Traffic and Advertising
It's possible that Facebook wants to increase publicly visible real estate (your conversations with friends) so that it can bring in search traffic and sell ads. The company said today though that even "everyone" public messages will not be indexed by Google yet. ("We're talking about it," they said, "but not at this time.")
Facebook also said there would be no increase in the amount of information given to advertisers.
Facebook Director of Communications Brandee Barker told us this in response to our "why" question:
Sharing is at the core of our product. Finding people you know, learning about people you don't know, searching for what people are saying about topics that interest you can generally only happen when people are open and choose to share. By recommending more open defaults, more people will be able to connect on the site. [emphasis added by us]
Is that really true? Facebook is about learning about people you don't know and searching for what people are saying about topics that interest you? Far more often, we've heard the saying "Facebook is about people you know, Twitter is about people you want to know and MySpace is about people you used to know." (Or that you don't want to know! We don't make 'em up folks, we just repeat the jokes.) The point is, turning Facebook into a place where people meet new people and learn new things about a topic actually represents a radical change in the Facebook user experience. Facebook has always been about connecting with the people you already know.
To Be a Twitter Killer
Finally we get to the explanation that I've been most hesitant to accept but is looking more credible all the time. Facebook may be nudging people towards more public sharing because it is afraid of Twitter stealing its crown.
Twitter is the apple of the media's eye, it's the Western connection to uprising in Iran and it's more fun to talk about than Facebook. It's more interesting for geeks because the data is open.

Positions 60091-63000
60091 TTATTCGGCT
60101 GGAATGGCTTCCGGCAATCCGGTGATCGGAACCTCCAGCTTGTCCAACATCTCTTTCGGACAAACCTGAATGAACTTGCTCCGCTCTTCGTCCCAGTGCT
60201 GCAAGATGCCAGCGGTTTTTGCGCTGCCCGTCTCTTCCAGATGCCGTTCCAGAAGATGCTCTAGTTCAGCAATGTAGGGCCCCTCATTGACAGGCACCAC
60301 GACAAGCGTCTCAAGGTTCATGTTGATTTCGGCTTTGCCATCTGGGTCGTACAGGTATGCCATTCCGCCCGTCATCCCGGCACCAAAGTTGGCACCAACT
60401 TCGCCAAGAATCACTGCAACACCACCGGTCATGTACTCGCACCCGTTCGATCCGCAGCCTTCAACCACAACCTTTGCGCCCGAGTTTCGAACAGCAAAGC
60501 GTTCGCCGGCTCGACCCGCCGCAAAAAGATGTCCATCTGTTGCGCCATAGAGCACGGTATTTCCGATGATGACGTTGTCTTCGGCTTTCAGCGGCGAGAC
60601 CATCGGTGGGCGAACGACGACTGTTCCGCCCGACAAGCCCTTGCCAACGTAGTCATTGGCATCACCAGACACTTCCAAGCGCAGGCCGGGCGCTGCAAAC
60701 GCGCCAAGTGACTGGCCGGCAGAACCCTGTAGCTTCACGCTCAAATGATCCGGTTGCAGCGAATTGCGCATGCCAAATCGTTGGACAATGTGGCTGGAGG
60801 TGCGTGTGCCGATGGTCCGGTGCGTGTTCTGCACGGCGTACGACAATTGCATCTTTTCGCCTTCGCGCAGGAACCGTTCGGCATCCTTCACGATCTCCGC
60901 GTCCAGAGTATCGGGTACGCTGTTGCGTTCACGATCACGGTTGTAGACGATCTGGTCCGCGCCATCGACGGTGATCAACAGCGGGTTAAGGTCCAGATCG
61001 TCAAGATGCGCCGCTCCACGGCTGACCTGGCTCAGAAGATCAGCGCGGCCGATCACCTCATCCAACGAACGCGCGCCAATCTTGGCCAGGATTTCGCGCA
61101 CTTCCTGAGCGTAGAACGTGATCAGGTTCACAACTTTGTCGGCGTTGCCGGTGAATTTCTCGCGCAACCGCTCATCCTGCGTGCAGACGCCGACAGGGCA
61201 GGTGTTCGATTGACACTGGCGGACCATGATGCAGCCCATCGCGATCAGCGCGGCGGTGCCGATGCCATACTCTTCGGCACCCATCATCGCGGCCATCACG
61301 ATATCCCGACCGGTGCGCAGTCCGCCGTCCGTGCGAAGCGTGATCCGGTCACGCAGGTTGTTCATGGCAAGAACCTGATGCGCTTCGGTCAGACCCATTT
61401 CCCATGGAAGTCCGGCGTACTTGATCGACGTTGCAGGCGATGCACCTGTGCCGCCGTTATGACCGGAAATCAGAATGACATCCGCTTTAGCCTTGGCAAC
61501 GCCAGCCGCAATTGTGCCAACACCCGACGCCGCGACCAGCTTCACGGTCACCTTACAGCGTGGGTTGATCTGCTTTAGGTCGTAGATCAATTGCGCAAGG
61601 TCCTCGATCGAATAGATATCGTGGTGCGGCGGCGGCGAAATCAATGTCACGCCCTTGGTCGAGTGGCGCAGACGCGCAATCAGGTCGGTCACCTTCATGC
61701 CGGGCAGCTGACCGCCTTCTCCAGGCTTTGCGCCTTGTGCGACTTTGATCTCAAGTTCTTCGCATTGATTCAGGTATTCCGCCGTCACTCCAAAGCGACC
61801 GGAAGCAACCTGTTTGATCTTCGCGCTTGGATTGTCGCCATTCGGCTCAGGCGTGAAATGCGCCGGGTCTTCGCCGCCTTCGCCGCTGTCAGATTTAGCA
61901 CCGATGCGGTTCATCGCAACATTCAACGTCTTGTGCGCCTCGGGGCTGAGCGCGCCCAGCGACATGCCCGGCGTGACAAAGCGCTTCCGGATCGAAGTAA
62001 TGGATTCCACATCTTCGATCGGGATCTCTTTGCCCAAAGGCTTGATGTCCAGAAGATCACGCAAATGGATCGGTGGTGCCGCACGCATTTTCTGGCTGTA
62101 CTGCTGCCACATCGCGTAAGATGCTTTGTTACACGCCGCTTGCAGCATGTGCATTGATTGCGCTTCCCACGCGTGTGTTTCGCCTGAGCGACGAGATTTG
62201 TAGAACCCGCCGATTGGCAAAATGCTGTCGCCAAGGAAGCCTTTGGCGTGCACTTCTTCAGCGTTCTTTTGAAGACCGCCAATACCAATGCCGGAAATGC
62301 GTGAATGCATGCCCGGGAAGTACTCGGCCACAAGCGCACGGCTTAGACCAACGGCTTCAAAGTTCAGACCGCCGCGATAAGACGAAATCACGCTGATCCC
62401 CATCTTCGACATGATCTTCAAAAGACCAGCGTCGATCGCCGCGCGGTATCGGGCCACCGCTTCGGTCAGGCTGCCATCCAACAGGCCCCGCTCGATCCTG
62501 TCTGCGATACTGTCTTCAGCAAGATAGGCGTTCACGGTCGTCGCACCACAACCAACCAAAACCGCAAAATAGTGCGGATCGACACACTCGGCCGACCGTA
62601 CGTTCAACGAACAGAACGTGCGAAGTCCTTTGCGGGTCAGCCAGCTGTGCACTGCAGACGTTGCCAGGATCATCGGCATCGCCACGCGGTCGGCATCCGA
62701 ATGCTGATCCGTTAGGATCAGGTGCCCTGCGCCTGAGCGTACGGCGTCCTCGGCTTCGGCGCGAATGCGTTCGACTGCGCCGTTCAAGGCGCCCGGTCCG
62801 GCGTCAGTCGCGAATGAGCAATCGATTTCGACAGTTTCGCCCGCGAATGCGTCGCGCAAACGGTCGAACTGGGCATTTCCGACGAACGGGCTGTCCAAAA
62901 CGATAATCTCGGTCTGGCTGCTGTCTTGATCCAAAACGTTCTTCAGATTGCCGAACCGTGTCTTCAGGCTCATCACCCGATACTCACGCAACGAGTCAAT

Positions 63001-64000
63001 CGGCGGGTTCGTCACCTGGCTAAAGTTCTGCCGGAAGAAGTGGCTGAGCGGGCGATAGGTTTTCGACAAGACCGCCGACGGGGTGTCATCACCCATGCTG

But Facebook is so much bigger than Twitter! One report, admittedly six months ago, estimated that at current growth rates it would take 36 years for Twitter to pass Facebook in number of users and said that right now Facebook grows a Twitter's-worth of users every eight days!
More importantly, Facebook is not Twitter and Facebook's users most likely don't want it to be. Twitter is confusing, spam ridden and seems pointless to many, many people.
But if Facebook is to become more like Twitter, it's going to need to adopt a radically different stance with regard to outside developers getting access to user data. That part of my question in today's call didn't get answered. It is a very exciting idea and if anyone could pull off both privacy and data availability, we'd have thought it could be Facebook. Time will tell.
Perhaps there's some other explanation. Making Facebook like Twitter doesn't sound like the best idea in the world, but it's just about the only credible explanation we can think of for the increasingly clear push towards more public sharing on the site. Privacy settings have been confusing and today's move to simplify them is great. But Facebook is a small-group method of communication for the vast majority of its users and emphasizing list-specific messaging instead of "everyone" would be a more honest way to give users more control over their privacy.